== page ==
Larkins v Kaitaia – Waihou Hutoia D2A Block
 2013 Maori Appellate Court MB 159 (2013 APPEAL 159)
9 April 2013
Appeal allowed. The lower Court failed to take into account relevant considerations and had incorrectly held that there must be unanimous consent to an application for partial termination of a trust.
Download Larkins v Kaitaia – Waihou Hutoia D2A Block here (851 KB PDF).
Overview and result
|Trusts – partial termination - lower Court did not have regard to relevant considerations
||9 April 2013
||Larkins v Kaitaia – Waihou Hutoia D2A Block (851 KB PDF)
|| 2013 Maori Appellate Court MB 159 (2013 APPEAL 159)
||Māori Appellate Court
||Deputy Chief Judge Fox, Judges Harvey and Reeves
||6 Taitokerau MB 139 (6 TTK 139); Larkins v Hurae and Ngawaiata Whānau Trust - Waihou Hutoia D2A (2015) 94 Taitokerau MB 120 (94 TTK 120)
||Te Ture Whenua Māori Act 1993 ss 2, 17, 241
||Rata – Te Rongoa A7 (1991) 13 Aotea Appellate MB 228 (13 WGAP 228); Morgan - Tautuku Block XIII and s 13 (1998) 83 South Island MB 90 (83 SI 90); Lake v Taylor- Ngārara West B3B (2003) 134 Aotea MB 20 (134 AOT 20)
|Overview and result
||Appeal allowed. The lower Court failed to take into account relevant considerations and had incorrectly held that there must be unanimous consent to an application for partial termination of trust. The Appellate Court laid out considerations that must be given regard to when considering an application for partial termination and the lower Court was directed to conduct a rehearing.
Moa Larkins applied for a partial termination of the Hurae and Ngawaitata Whānau Trust so that he could gift the interests he had vested in the trust to his children. The application was opposed by the trustees and other beneficiaries. They contended that the interests should remain for the benefit of the whole whānau and that Mr Larkins had not provided any reasonable grounds for the application other than simply changing his mind.
The application was dismissed as Mr Larkins had failed to attract the consent of all affected parties and, further, the Judge was concerned that other whānau members would have likely been influenced by Mr Larkin’s decision to vest his shares and thus a partial termination may “sour the aroha of their vesting”.
Dealing with the lower Court's point that unanimous support is required for a partial termination, the Court considered that “while Parliament has provided for the Māori Land Court to ascertain the wishes of the owners, and in certain circumstances it has required that it assess sufficiency of support or it has imposed a specific percentage of ownership support, it has never required unanimous support”. Further, “Nothing in the Preamble, s 2 or s 17 changes that position. Accordingly, it would be inconsistent with the legislative scheme to find otherwise. Thus there can be no requirement for unanimous owner or beneficiary support for the termination of a trust under s 241” (at ).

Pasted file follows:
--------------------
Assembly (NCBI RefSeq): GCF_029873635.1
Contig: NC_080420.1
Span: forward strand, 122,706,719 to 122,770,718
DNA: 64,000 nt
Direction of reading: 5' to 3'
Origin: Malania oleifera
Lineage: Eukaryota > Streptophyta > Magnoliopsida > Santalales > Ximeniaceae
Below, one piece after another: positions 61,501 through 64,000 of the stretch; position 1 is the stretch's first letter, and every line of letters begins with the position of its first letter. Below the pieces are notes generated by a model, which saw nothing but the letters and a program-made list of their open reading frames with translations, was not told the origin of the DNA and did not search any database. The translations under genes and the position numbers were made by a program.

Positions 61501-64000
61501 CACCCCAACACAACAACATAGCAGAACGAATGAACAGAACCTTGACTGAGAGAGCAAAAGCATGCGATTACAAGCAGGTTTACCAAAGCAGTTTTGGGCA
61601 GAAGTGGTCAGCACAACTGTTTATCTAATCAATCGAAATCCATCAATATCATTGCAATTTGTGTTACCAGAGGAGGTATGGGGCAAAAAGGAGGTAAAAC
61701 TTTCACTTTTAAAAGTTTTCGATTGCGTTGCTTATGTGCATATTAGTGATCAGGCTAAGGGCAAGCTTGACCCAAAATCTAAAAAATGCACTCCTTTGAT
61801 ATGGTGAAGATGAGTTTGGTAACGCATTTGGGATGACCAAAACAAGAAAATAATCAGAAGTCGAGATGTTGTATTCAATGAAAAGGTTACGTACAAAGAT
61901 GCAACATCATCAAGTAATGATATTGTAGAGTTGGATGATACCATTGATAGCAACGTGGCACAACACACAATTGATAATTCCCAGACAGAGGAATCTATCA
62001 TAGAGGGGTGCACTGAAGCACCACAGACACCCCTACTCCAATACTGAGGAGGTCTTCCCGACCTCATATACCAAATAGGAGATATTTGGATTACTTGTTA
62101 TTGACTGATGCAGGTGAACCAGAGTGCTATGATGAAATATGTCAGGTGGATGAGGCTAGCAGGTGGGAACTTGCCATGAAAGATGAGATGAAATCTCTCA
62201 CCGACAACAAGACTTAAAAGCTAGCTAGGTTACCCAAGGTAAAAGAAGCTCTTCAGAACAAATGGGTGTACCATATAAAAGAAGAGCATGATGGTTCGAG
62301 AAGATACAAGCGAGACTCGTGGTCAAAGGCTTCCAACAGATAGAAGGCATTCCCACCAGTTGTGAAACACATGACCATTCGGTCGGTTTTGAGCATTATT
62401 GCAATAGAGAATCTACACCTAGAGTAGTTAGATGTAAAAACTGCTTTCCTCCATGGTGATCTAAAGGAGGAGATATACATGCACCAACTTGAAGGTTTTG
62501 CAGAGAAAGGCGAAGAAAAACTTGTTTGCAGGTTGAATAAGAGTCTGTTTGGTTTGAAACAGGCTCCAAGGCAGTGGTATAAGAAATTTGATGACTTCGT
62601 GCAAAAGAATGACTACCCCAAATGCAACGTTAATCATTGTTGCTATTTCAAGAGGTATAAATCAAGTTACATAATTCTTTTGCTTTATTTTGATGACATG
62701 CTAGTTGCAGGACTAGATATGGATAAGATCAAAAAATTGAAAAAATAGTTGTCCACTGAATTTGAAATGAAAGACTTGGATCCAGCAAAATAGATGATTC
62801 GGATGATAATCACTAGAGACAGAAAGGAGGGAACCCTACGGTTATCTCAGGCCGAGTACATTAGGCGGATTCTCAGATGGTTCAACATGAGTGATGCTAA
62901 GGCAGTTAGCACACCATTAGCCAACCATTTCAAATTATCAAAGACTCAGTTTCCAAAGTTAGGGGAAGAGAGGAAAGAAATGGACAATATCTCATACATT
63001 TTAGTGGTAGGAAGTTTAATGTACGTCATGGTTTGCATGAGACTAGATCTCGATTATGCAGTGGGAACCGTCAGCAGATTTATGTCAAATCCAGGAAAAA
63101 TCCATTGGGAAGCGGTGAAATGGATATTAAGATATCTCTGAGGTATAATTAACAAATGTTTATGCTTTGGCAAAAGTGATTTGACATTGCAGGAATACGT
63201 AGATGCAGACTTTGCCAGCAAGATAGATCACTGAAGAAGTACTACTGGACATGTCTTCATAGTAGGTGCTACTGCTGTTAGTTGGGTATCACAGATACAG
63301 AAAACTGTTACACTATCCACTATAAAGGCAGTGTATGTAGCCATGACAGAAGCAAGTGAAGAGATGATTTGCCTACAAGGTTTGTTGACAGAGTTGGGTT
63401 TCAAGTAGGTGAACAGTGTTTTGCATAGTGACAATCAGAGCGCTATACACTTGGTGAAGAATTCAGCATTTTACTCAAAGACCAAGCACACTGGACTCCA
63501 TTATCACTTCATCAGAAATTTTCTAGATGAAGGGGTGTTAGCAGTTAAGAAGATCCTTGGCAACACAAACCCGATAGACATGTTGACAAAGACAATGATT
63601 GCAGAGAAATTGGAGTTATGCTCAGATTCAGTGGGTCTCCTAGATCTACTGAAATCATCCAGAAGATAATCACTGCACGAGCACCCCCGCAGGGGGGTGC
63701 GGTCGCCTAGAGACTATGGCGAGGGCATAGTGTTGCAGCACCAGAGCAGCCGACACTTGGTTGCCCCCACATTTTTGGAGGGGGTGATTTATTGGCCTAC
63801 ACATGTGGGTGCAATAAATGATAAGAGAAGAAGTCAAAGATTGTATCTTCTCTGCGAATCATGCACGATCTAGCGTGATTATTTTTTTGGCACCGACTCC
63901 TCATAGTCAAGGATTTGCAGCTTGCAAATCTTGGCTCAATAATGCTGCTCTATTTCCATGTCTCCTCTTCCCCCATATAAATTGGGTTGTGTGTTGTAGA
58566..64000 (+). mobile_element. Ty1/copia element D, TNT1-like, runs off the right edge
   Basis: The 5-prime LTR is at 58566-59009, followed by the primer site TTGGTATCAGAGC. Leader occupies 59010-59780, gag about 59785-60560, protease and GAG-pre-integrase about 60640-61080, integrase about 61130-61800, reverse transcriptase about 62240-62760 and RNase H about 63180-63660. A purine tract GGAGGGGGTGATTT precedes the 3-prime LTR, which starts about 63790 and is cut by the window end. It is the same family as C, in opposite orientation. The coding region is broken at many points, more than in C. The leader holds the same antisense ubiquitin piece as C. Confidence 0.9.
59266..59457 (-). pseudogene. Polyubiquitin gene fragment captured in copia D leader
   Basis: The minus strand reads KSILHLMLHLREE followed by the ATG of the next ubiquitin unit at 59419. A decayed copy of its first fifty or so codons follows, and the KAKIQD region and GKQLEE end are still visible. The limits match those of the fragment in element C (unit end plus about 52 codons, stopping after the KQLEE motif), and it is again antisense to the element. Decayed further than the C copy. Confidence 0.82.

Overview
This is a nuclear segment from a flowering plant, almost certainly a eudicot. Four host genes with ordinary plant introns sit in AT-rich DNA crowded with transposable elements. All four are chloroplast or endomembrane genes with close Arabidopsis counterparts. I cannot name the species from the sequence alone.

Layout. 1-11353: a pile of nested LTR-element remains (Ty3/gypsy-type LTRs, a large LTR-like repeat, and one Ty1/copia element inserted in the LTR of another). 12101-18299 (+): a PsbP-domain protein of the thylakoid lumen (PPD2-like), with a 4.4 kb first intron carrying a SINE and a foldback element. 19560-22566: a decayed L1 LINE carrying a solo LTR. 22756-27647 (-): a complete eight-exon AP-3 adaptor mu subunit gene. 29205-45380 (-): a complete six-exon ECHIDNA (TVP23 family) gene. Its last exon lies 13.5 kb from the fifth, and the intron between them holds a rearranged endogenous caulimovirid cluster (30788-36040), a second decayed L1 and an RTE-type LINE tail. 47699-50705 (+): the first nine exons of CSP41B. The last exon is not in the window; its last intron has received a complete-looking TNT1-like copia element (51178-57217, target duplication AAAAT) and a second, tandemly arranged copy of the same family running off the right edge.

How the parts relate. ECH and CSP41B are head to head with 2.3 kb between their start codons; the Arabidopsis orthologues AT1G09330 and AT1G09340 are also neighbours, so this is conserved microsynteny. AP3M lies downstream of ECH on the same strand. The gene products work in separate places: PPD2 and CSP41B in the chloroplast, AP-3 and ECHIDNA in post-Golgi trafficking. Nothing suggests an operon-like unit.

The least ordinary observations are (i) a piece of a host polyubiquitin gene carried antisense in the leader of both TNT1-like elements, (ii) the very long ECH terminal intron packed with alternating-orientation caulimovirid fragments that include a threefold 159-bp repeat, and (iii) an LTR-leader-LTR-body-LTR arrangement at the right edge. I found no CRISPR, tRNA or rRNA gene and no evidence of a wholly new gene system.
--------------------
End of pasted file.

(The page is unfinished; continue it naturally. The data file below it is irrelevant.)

After considering relevant authorities, the Court found that three important considerations emerge in relation to an application for partial termination of a trust: (at )
(a) A change of mind is usually insufficient as a ground for termination unless there is an absence of opposition;
(b) Termination should be refused where it is likely to result in detriment or create unreasonable disadvantage to affected parties; and
(c) Evidence of a trust failing to adhere to the terms of trust and core accountabilities may be sufficient grounds for termination.
The Court considered there was nothing in the Māori Land Court record to indicate the Judge turned his mind to these factors. He had therefore failed to take into account relevant considerations. Further, while the view of those affected is important, it is also important to consider the impact of the application on them. Here there would be no material detriment to any other party. The Court also noted that the Judge’s findings about future relations between Mr Larkins and his siblings, the ongoing viability of the trust, and the risk of souring the “aroha” of the original gift and intention were made without sufficient evidence.
Appeal allowed. The lower Court was directed to conduct a rehearing and consider: (at )
(a) the Preamble, s 2, and other matters listed in s 17, including the extent to which partial termination achieves better retention, use, development and control of the land in accordance with the fundamental principles and purposes of the legislation;
(b) the purposes of the whānau trust;
(c) the extent of beneficiary and trustee consent;
(d) the impact of any termination on the remaining beneficiaries and the trust; and
(e) any evidence of dysfunction by the whānau trustees to justify the Māori Land Court’s intervention.